A couple of years ago, my mom and I went to Santa Barbara. We really looked forward to getting away together because its something we rarely do.

Mom bought tickets to go on a very unusual tour bus. When it took off, we hung onto our hats--because of the wind. After riding all over town, the driver headed for the harbor. When we got to the water's edge the driver didn't put on the brakes! He headed down the boat launching ramp! We rolled right into the water! We motored around for quite awhile, and these are some pictures I took from the bus. (It was one of those buses that is part boat. Have you ever been on one?)

10 Things I Love About my Mom

I’m lucky to have a mom for so many years! At age 51 I can still go to her for advice. We often pray together over the phone. Here are ten things I love about my mom.

1) She has a strong faith in God.

2) She loves my dad.

3) She reminds me to have a sense of humor about life.

4) She has many friends. I enjoy meeting them and getting to know them.

5) She wise, practical and logical.

6) She is athletic and I’m proud of her tennis accomplishments.

7) She’s sweet most of the time, but she can be tough when she needs to be.

8) She likes to garden, sew, read, play tennis, study the Bible, host parties, bicycle and have fun!

9) She’s pretty.

10) She loves my husband, my children, and me!

I hope she doesn’t mind me telling her age, but she is an amazing 76-year-old!

Happy Mother's Day Mom!

Wednesday, May 9, 2007

The Garden of Eden

There is a beautiful garden, not far from my home, that I love to visit. My friend, who I have known since kindergarten, met me there, last week.

The rose garden is alive with color.

A shady path weaves through a lush jungle.

I'm thankful for a beautiful garden and a good friend!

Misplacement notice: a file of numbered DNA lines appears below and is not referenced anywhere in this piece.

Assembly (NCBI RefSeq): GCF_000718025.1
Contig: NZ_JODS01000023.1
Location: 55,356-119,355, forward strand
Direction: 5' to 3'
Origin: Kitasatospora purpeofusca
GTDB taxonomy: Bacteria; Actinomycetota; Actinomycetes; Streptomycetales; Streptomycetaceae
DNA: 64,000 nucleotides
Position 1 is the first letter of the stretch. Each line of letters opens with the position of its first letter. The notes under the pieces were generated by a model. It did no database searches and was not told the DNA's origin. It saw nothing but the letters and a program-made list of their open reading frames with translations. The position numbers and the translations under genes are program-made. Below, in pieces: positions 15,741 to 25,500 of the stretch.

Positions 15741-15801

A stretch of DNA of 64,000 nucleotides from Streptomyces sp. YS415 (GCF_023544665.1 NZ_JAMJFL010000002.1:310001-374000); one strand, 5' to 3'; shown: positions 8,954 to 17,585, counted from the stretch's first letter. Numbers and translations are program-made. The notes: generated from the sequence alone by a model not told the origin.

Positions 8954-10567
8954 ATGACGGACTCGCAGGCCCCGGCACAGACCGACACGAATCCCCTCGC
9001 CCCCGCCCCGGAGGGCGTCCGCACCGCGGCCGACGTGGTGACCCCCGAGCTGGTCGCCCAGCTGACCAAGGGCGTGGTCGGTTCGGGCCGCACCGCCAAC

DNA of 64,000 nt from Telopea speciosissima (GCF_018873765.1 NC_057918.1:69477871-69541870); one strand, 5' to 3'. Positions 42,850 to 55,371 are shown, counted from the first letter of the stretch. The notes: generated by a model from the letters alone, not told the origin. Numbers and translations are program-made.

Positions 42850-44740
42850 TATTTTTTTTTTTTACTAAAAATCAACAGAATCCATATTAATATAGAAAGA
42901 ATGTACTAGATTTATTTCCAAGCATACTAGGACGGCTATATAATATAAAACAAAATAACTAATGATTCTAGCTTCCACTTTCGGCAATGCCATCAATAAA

Show me your ways, O Lord,
teach me your paths;
guide me in your truth and teach me,
for you are God my Savior,
and my hope is in you all day long.

Psalm 25:4-5

Sunday, May 6, 2007

An Adventure in Russia

About 2 summers ago we rode single track in the Lake Arrowhead Area. About 10 minutes before this photo was taken I zipped along a trail that suddenly widened into a giant mud puddle. I tried to go up on a bank to skirt around it, but my wheel slipped and I fell flat. I was pretty muddy and wet...wet like the morning, many Easters ago, as we prepared to sing in Red Square—Moscow.

Two hours before the performance, it had started to rain. We worried about all the electronics, wires, mikes, sound board, etc. etc. But then, after much prayer, the clouds disappeared, the rain stopped, the equipment survived, and our Easter praises echoed through the square.

How did we find ourselves in Russia?

I'll never forget when the plane descended into Russia. I couldn't believe I was landing in the country that I had feared for years. But now things had changed.

After many long years of communism, Moscow prepared to celebrate its first Easter/Resurrection day morning! Campus Crusade for Christ sent a choir over to sing in Red Square. Tom was asked to make a recording of this event, and I tagged along for the adventure of it all. (No way was he going without me!!!) I ended up joining the choir—which was very exciting because they combined us with a Russian choir.